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Having trouble getting a decent PC gaming build under $650

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January 2, 2014 1:36:35 PM

http://pcpartpicker.com/user/Inglorious89/saved/3edR
I'm trying to get a decent gaming PC going for a buddy of mine. The budget is $650, shipping included, but I'm having trouble picking a good selection of parts that stay under that budget and that are still OK. Any help would be appreciated on edits for the build.
a b 4 Gaming
January 2, 2014 1:41:36 PM

$650 including monitor, OS, keyboard is pretty tight. Not sure what else you could reduce on that.

$100 each for monitor and OS leaves $450 for everything else.
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a b 4 Gaming
January 2, 2014 1:49:23 PM

nothing much can be added/improved.
you on much tight budget as above guy said. as you are including OS + Monitor.
However if you able to extend it to 800$ you can get a FX 6300 and GPU like R9 270x which will be max you can get for the prices.
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Best solution

January 2, 2014 3:29:34 PM

I have three other options, but increasing your budget is probably your best bet.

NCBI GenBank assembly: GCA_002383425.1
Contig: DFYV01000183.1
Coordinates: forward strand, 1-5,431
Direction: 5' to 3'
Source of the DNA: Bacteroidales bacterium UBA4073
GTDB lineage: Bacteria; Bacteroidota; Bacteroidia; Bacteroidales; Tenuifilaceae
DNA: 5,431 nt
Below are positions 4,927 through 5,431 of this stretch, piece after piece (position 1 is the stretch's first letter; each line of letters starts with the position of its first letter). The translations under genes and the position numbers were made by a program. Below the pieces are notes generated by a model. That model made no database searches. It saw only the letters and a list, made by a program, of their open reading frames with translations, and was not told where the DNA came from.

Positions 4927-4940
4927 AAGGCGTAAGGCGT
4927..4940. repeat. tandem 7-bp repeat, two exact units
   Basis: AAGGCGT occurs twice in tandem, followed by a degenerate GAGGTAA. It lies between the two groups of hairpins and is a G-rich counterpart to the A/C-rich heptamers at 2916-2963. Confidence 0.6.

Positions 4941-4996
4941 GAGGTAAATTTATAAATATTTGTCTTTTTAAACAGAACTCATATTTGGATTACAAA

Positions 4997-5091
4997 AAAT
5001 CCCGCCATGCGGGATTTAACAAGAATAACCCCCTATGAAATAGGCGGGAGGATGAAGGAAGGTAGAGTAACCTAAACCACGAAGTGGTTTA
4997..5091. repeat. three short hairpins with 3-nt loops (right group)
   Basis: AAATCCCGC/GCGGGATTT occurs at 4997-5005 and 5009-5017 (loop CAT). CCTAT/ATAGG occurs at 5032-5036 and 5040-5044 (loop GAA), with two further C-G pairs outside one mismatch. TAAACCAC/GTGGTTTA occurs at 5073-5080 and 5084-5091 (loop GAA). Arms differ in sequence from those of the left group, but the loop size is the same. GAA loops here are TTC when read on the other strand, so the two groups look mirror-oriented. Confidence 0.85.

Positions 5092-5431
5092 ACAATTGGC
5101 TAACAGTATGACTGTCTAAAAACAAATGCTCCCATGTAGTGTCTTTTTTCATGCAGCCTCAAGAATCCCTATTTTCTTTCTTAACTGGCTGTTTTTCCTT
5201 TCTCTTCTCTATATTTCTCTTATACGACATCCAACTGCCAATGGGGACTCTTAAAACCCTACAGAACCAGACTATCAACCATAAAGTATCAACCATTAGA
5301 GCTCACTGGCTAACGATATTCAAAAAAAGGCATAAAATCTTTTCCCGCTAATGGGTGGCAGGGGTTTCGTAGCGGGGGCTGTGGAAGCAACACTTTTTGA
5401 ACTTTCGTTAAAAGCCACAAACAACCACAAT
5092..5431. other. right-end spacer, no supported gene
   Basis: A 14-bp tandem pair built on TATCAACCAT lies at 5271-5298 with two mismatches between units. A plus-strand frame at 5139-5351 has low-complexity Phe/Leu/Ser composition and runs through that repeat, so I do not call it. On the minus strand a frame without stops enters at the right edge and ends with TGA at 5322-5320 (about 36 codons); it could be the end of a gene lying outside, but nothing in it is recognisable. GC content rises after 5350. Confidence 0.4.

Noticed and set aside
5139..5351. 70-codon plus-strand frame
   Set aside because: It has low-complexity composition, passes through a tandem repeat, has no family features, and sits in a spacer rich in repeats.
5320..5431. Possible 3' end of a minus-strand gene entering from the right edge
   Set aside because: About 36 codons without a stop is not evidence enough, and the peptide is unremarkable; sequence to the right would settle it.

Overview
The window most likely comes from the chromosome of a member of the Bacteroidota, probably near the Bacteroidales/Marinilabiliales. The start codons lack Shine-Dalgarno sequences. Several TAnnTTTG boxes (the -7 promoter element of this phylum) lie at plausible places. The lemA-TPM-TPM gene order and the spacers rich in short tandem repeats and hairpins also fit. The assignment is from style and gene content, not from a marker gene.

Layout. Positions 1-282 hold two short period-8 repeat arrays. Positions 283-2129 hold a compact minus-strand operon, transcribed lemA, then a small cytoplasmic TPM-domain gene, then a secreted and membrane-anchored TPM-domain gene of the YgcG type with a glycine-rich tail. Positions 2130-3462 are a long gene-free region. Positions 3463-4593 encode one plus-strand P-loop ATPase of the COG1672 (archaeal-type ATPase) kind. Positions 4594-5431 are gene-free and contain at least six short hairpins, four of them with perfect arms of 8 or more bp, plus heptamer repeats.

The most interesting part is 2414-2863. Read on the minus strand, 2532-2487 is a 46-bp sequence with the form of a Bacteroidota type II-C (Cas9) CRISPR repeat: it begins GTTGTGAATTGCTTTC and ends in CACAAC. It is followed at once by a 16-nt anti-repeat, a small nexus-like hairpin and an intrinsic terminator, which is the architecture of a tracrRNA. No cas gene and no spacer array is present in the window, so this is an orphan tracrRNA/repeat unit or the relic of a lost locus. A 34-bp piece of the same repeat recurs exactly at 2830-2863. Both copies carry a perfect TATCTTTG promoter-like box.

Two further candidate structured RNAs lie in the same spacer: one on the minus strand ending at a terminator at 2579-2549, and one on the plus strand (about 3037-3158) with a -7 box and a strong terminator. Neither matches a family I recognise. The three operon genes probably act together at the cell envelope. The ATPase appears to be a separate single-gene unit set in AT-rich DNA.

1) Plan for an upgrade. Go with an Intel 1155 socket and go for a Pentium G2020 ($68 on Newegg). When you get the cash, upgrade to an Ivy Bridge I3.

2) Wait for AMD Steamroller APU's to come out in a couple weeks. They're rumored to be pretty good. Will they be? Who knows. It'll be about a month before you can get your hands on the parts, but it may be worth the wait.

3) Go with an AMD A10-5800K for around $120 or A10-6800K for $140

There's downsides to all of these options.

For option 1, you'd be buying a platform that is older and you'd need to ensure that you will be able to afford the upgrade in the future. Pentium dual cores were favored on tomshardware for a long while, but the recommendation was changed to CPUs that handle 4 threads for better frame consistency.

For option 2, you might wait a month and find out that steamroller is no good. Steamroller is RUMORED to be around Intel's sandy bridge with around a Radeon 7750 as integrated graphics. It will support AMD's new graphics api Mantle which will help in games codedd to support it. It's a new technology and a new processor generation though so there may have minor bugs for a while in drivers due to it's newness.

For option 3, this is the route I would avoid (due to my personal lack of knowledge on the topic). For a long while, there was consistency issues (frame pacing) when using APUs and the APUs didn't crossfire with other cards very well at all (performance was essentially limited by that of the APU alone). I don't know if AMD ever got around to fixing the issues or not. I think they fixed the frame pacing on the APU alone, but not the crossfire issues - I haven't read the latest on it. If you were to get a FM2+ motherboard, you could always upgrade to a steamroller chip later, but it costs upgrading costs more in the long run.
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